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Sansad TV: Bills: An Insight- The Energy Conservation (Amendment) Bill, 2022




The Bill proposes to Reduce India’s power consumption via fossil fuels, Minimise nation’s carbon footprint, develop India’s Carbon market and Boost adoption of clean technology. The Bill seeks to amend the Energy Conservation Act, 2001.   The Act promotes energy efficiency and conservation.  It provides for the regulation of energy consumption by equipment, appliances, buildings, and industries.

Energy Conservation

  • Energy Conservation as the name specifies it is to conserve energy. We have limited amount of energy at our disposal.
  • The primary energy comes from coal or fossil fuels. Almost 85 to 90% of primary energy comes from fossil fuels. Some come from water resources, nuclear sources and other renewable sources.
  • Energy conservation means conserving fossil fuel sources. These are limited in supply which is especially true in Indian context. Electricity is produced from fossil fuels (basically coal) and is fed to different power utilities. During transfer of energy from one place to other place, there is loss of energy which is called Transmission and Distribution Losses. It has been estimated that if we save 1 unit of electricity, it translates to the saving of 1.2 units of energy.
  • Measures taken by Government to Conserve Energy
  • Intended Nationally Determined Contribution (INDC):
  • The National Mission for Enhanced Energy Efficiency (NMEEE)
  • Government has introduced various measures. As per Energy Consumption Act of 2001, the Bureau of Energy Efficiency (BEE) was established

Analysis and Key highlights:

  • Obligation to use non-fossil sources of energyThe Act empowers the central government to specify energy consumption standards.  The Bill adds that the government may require the designated consumers to meet a minimum share of energy consumption from non-fossil sources.  Different consumption thresholds may be specified for different non-fossil sources and consumer categories.  Designated consumers include:
    • industries such as mining, steel, cement, textile, chemicals, and petrochemicals
    • transport sector including Railways
    • commercial buildings, as specified in the schedule.
  • Carbon trading:  The Bill empowers the central government to specify a carbon credit trading scheme.
    • Carbon credit implies a tradeable permit to produce a specified amount of carbon emissions.
    • The central government or any authorised agency may issue carbon credit certificates to entities registered under and compliant with the scheme.   The entities will be entitled to purchase or sell the certificate.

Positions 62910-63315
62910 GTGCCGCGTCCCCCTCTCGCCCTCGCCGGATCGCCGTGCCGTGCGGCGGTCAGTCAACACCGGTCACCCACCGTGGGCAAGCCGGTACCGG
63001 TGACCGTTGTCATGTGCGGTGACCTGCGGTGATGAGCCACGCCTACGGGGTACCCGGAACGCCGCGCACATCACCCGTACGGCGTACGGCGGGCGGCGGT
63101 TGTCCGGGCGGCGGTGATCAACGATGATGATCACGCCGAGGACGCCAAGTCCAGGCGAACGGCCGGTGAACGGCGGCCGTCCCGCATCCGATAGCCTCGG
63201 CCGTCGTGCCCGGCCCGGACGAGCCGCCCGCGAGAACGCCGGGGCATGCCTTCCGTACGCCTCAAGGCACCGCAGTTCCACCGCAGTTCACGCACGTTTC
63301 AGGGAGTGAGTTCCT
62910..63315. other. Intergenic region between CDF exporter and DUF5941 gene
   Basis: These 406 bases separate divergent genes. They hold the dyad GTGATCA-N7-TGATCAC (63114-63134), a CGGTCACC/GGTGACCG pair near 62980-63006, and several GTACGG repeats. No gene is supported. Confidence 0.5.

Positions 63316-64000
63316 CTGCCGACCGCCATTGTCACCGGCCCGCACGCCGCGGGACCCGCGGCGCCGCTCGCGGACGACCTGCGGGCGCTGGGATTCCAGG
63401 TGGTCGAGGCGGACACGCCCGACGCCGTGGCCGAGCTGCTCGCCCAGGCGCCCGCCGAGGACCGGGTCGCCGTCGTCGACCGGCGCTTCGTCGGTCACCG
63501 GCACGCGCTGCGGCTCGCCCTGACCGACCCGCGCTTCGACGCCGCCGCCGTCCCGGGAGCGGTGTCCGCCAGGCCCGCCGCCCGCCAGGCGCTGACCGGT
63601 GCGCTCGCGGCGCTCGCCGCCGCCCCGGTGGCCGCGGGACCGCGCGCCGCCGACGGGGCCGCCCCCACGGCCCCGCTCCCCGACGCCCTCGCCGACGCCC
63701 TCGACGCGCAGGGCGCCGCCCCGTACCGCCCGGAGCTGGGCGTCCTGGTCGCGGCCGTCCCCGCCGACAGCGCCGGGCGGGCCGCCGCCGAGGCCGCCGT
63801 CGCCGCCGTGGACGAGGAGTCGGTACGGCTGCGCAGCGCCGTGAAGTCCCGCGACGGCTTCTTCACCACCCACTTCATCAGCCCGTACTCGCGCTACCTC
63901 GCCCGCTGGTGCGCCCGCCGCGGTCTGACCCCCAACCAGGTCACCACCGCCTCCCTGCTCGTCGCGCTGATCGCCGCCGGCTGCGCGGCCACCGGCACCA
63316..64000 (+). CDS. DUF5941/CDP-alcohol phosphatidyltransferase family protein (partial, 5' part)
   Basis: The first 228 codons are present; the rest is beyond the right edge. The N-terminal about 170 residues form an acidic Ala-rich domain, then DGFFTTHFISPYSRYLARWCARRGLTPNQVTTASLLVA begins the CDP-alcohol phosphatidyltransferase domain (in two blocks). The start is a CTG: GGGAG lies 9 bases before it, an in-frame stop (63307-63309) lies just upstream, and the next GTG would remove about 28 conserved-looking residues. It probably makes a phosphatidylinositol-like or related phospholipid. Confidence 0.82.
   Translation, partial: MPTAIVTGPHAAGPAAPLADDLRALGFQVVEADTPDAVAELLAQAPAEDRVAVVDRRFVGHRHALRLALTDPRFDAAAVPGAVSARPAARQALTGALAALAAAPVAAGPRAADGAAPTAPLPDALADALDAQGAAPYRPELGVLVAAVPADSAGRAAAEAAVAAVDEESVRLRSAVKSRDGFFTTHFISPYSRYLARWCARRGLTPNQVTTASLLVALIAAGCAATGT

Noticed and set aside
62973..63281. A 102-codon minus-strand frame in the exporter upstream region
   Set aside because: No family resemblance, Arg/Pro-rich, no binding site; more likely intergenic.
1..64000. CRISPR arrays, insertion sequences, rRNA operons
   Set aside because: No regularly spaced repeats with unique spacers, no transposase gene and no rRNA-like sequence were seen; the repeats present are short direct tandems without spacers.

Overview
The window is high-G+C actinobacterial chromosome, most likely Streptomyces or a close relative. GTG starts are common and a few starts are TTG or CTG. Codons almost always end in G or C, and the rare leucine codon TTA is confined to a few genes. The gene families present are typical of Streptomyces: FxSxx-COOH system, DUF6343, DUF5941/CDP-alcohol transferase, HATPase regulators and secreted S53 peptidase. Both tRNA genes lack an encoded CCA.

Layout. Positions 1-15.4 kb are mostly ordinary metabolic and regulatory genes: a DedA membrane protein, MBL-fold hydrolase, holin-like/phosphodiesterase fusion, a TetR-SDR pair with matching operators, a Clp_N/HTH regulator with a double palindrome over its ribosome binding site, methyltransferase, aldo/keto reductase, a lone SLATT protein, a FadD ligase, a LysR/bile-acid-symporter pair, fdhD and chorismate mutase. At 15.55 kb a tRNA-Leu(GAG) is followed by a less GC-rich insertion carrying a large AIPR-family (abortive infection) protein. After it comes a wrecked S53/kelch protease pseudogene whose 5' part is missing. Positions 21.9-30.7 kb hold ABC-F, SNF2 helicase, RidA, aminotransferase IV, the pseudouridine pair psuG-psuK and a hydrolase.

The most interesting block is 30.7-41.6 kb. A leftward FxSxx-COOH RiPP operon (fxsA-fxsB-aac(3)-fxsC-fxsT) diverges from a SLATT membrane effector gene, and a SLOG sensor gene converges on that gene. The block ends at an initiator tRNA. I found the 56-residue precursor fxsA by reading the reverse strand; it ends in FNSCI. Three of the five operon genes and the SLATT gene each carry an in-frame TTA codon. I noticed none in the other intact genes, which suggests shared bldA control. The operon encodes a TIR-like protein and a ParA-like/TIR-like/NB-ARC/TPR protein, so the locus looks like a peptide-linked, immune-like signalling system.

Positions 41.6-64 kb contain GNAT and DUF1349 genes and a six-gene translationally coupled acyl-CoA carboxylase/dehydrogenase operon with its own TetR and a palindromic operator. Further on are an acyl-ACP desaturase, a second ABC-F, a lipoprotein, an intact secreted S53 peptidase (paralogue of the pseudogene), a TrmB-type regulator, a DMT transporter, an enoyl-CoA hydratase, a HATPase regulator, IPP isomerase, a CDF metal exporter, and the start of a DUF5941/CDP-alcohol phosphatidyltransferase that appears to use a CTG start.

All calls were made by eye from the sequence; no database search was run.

• Any other person may also purchase a carbon credit certificate on a voluntary basis.
  • Energy conservation code for buildings:  The Act empowers the central government to specify energy conservation code for buildings.  The code prescribes energy consumption standards in terms of area.  The Bill amend this to provide for an ‘energy conservation and sustainable building code’.  This new code will provide norms for energy efficiency and conservation, use of renewable energy, and other requirements for green buildings.
  • Applicability to residential buildings:  Under the Act, the energy conservation code applies to commercial buildings:
    • erected after the notification of the code
    • having a minimum connected load of 100 kilo watts (kW) or contract load of 120 kilo volt ampere (kVA).
  • Under the Bill, the new energy conservation and sustainable building code will also apply to the office and residential buildings meeting the above criteria.  The Bill also empowers the state governments to lower the load thresholds.
  • Standards for vehicles and vessels:  Under the Act, the energy consumption standards may be specified for equipment and appliances which consume, generate, transmit, or supply energy.  The Bill expands the scope to include vehicles (as defined under the Motor Vehicles Act, 1988), and vessels (includes ships and boats).
  • Regulatory powers of SERCs: The Act empowers the State Electricity Regulatory Commissions (SERCs) to adjudge penalties under the Act.  The Bill adds that SERCs may also make regulations for discharging their functions.
  • Composition of the governing council of BEE: The Act provides for the setting up of the Bureau of Energy Efficiency (BEE).  The Bureau has a governing council with members between 20 and 26 in number.   These include: (i) secretaries of six departments, (ii) representatives of regulatory authorities such as the Central Electricity Authority, and the Bureau of Indian Standards, and (iii) up to four members representing industries and consumers.  The Bill instead provides that the number of members will be between 31 and 37.  It increases the number of secretaries to 12.   It also provides for up to seven members representing industries and consumers.